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COVID-19 Retirement Aftershock: Will Ripple Effects Turn Into an Earthquake?

Our country’s golden goose has been wounded, not by hubris but by a virus.

At the end of 2019, Americans had almost $33 trillion of retirement savings in pensions, 401(k)s and IRA funds. These retirement resources accounted for 34 percent of all U.S household financial assets. It is difficult to fathom such a large number. Imagine the height of a stack of 33 trillion dollar bills - it would equal 2.3 million miles! And if we distributed this sum to all 330 million Americans, that would amount to $100,000 for each of us.

Our nation’s economic engine and its employment levels over this golden decade were so remarkable that just one firm, Fidelity Investments, reported a record 450,000 of their clients were able to accumulate $1 million in their 401ks and IRA portfolios.

Unfortunately, throughout these good times, median retirement savings for many Americans over 55 ranged from zero to $60,000, leaving these families unprepared for a comfortable retirement, even when one includes Social Security benefits.

The virus lockdown has slammed shut commercial activity Those rosy numbers are history (for now) and the road ahead for everyone is bumpy. Many jobless low- and middle-income workers are dealing with potential catastrophe.

While we wrap our heads around the scale of this highly contagious virus, which is taking and changing lives as well as livelihoods across the world, we can use this national stay-at-home period to share productive ideas and restore confidence in a successful recovery. It is hardly reassuring for Americans to watch a daily tally of coronavirus cases and deaths on cable channels and news sites like sports scores. People should stay informed, but not get lost in the fearmongering.

Retirees especially should take some time during this quarantine to review their retirement plans and consider the impact this virus might have. The shutdown highlights existing retirement readiness dilemmas ahead for current and future retirees.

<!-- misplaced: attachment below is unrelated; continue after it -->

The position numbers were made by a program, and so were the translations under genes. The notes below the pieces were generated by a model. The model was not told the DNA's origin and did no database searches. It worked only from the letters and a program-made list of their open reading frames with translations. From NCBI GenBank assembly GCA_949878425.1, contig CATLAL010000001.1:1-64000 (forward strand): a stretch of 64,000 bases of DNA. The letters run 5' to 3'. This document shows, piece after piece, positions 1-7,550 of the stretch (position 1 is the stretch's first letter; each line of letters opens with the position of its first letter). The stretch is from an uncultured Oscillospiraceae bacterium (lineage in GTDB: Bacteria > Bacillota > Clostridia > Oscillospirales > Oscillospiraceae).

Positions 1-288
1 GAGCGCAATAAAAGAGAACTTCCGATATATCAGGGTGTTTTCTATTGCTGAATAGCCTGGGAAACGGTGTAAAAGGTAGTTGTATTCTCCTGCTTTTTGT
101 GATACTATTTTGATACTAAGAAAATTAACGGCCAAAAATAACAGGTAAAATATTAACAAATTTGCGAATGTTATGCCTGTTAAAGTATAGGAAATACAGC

In this election year, as rescue packages keep rolling out, seniors will be increasingly tempted by ever-greater government spending solutions. But the real path to personal economic solvency is a growing private-sector economy.

  1. Markets have tumbled by 28 percent this year to date. All portfolios take painful hits when chaos and uncertainty surface. It is natural to be rattled. Retiree households with exposure to stocks fear they have less time to catch up and salvage lost savings if this downturn lingers. Volatility often proves too stressful for many savers who cash out of portfolio holdings at the wrong time — locking in losses. Some good news reflected in the recent CARES Act rescue package takes into account the harmful long term impact of liquidating holdings during sharp market downturns. Seniors over 72 will not have to take a required minimum distribution (RMDs) in 2020. Pension funds also invest heavily in equities to improve performance potential and are equally impacted with negative returns. If the economy remains closed for business, this near term market and economic decline can turn into a severe recession or worse - accelerating losses. The key to handling rough waters is for managers and investors to stay steady. Avoid hasty financial decisions, unless a serious emergency shows up in your life. For companies scrambling to rebuild, a future goal may be to actively encourage employee savings vehicles so far fewer people have to cash in valuable retirement funds because of unexpected events.

  2. States and local governments are overwhelmed with coronavirus health care costs and devastating business revenue losses. Even with a strong economy, state and locally administered pension plans began 2020 with nearly $6 trillion of unfunded liabilities. How can those holes ever be filled? Only through economic growth and state budget discipline that can restart contributions in these funds and help ensure retirees are made whole over the decades to come.

  3. We are facing unprecedented and alarming unemployment numbers in the weeks ahead in the nationwide lockdown. No matter how large relief packages or loans are, nothing can replace a full-time job. For many Americans, working beyond middle age is the great unrecognized retirement plan. Until last month, almost every demographic and age category experienced record-breaking employment including the cohort of workers aged 65 and above. They had reached a high of almost 7 percent of our total workforce. Seniors want to stay productive but many are also depending on these wages. These needs don’t evaporate in a crisis. They become more urgent.

A nation experiencing economic disability has difficult choices ahead. The COVID-19 virus has taken many lives and will take more. Unfortunately, seniors, and those with compromised health, seem to be in the bullseye of the virus target. So shelter-in-place directives for this vulnerable population are the most rational and moral response.

Unfortunately, retirees may also be equally vulnerable to becoming economic victims. For this reason, it is essential that any future government response to the economic crisis take retirees into account. The discussion of reopening the economy will be contentious and difficult. But it can also be rational.